Courtesy of Jack Storms/Storms Photographic
Courtesy of Jack Storms/Storms Photographic
February is the month of love and the month of African American history. On Feb. 19, the Seattle-based performing arts project, Poetry+Motion, presented the results of an innovative collaboration between local black poets and dancers. “Love, Our History” featured dancers performing self-choreographed numbers inspired by original poems, which were read aloud by the poets as accompaniment to the dance performances in lieu of music.
Without the expected harmonies of a dance score, “Love, Our History” drew on the tonality and rhythm of the poets’ voices, with results that were sometimes startling, sometimes humorous, and always affecting. Ranging from a 16-year-old girl whose parents emigrated to the U.S. from Ghana to award-winning publishing veterans, the poets represented a diverse range of voices speaking to the African American experience. Though voiceless on stage, the dancers nonetheless “sang” through their creative interpretations of the writing, which touched on themes of love without devolving into the schmaltz of the average Valentine.
The brainchild of writer Lola Peters and dancer Suzanne Simmons, Poetry+Motion debuted in October 2010. For its fifth showcase, which was presented at Town Hall Seattle, Peters and Simmons encouraged free improvisation by its cast of four dancers throughout the rehearsal process, while placing a welcome faith in the words of the seven participating poets.
The inaugural poem/dance of the evening, eponymously titled “Love, Our History,” set the tone for the evening. Read by Basheera Agyeman, the text was a haunting love note from one slave to another. Dancer Erricka Turner Davis turned in the first of many elegantly restrained dances, evoking longing, regret, and an undeniable hope with spare, elliptical movements. Later appearing in Karen Entrantt’s “When a Woman Respects Her Man,” Davis brought an effervescence to the piece, with many sly, knowing glances at the audience.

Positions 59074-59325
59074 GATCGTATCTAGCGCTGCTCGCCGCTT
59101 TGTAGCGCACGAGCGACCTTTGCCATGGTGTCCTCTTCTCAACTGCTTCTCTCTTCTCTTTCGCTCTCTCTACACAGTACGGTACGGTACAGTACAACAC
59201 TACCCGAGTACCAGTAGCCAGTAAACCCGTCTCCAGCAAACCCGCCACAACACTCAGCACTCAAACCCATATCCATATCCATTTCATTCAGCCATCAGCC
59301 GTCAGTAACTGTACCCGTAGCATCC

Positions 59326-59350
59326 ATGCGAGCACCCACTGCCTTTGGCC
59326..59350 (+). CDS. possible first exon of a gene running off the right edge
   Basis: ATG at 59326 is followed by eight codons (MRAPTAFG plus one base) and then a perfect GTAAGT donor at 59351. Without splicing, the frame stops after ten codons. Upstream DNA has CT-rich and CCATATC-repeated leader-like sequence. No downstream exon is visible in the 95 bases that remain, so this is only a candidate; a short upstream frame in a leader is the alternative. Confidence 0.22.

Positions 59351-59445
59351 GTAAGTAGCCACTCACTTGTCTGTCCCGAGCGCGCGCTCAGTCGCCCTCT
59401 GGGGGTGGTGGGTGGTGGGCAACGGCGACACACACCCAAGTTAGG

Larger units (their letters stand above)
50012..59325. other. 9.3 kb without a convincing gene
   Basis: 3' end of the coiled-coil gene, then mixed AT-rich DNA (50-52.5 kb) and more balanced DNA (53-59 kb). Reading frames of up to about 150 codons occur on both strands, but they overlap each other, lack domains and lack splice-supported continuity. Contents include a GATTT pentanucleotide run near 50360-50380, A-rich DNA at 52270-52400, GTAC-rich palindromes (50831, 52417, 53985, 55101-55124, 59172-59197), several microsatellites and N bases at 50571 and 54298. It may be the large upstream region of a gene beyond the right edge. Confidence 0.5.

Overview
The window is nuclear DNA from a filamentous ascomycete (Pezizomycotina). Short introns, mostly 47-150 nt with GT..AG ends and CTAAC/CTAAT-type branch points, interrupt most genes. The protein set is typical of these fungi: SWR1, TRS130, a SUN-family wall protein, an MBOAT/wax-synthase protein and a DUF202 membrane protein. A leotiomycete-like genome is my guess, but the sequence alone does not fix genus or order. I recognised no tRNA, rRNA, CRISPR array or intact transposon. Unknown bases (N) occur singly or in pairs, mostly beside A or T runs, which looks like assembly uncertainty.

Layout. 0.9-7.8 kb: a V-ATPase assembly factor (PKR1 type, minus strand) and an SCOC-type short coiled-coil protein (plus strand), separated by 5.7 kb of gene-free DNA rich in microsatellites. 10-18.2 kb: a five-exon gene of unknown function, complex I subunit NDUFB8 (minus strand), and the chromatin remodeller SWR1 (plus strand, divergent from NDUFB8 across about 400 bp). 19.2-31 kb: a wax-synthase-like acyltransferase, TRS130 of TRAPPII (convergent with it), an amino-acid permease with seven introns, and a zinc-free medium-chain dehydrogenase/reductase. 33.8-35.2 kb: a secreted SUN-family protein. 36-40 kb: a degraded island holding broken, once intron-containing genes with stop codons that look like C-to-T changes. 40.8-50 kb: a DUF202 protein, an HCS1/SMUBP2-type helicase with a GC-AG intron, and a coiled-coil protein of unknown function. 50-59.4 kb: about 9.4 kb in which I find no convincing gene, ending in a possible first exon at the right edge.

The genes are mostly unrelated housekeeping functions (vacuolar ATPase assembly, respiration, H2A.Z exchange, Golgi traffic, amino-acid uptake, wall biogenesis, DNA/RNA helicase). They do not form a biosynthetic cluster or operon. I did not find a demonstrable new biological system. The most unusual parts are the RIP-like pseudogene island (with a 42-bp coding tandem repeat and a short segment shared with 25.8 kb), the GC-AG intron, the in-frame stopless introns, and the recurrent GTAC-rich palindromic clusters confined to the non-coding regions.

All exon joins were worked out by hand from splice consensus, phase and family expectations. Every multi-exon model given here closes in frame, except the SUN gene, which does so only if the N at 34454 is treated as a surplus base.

Appearing in a second, darker poem by Entrantt, “Can Love Bring Her Back?” dancer Sarah Lustbader managed to subtly illustrate the three misfortunes that Entrantt believes can break a woman, without calling upon overt mime. Channeling resistance and buoyancy, Lustbader counterbalanced her movement with an externalized sense of pressure that seemed to be forcing her down, like gravity brutally magnified.
Seeming to defy gravity, the high-flying Julian Young wowed the audience with his ability to execute elevated jetés straight from classical ballet on the small stage of Downstairs at Town Hall. He did some of his best work to the accompaniment of Marcel Davis’ “Groundbreakers,” which catalogued the “literary soldiers” of the past, and called upon the next generation of black poets to take up their cause.
Honoring black artists and activists of the past was a dominant subject of the “Our History” portion of the evening’s theme. One of the most effective evocations of both creative history and the personal love it can inspire was found in Imani Sims’ ode to jazz and blues, “That Indigo Hue.” Sims’ use of language — “Lyrics that lap at our earlobes like waves” — was finely tuned and provided a wealth of material for Lustbader’s lithe take on the text. Sims’ later “Hole in HerStory” allowed Young to explore Sims’ fantasy of Harlem through a series of ecstatic leaps, as Sims enthused, “I want to lose myself in this wealth of culture.” Their collaboration was simultaneously wistful and grounded in the reality of an outsider’s view of Harlem as a historical touchstone.
Of all the interpretations of the “Love” aspect of the theme, perhaps the most moving was the idea of self-love, which appeared in several of the poems. Nation Son Holmes offered two of the most effective. In “A Great Destiny,” she proudly proclaimed, “I know who I am. Undoubtedly,” providing dancer Davis with many personas to embody, from the earliest human, “Lucy,” to the queens of Africa. Holmes and Davis also offered one of the audience’s favorites of the evening, “Breathe In Breathe Out,” a powerfully peaceful, meditative moment of reflection that induced the crowd to chant along with Holmes, “Breathe in, breathe out,” like an invocation.
Though the dances were each carefully studied interpretations of the poems, there was a certain feeling of repetitiveness by the end of the evening. The dancers had highly individualized styles, as did the poets. Seeing one dancer interpret one poem offered a highly charged moment. This sense of the unique faded, however, as poets returned to the stage again and again, and the dancers seemed almost to be reprising themselves to the words of yet another writer. Still, this afforded the dancers a chance to put their own “spin” on the words of a third, fourth, or even fifth poet.
Poetry+Motion will return with a new showcase of poems and dances this summer. Video of recent performances can be viewed at vimeo.com/album/1770410.
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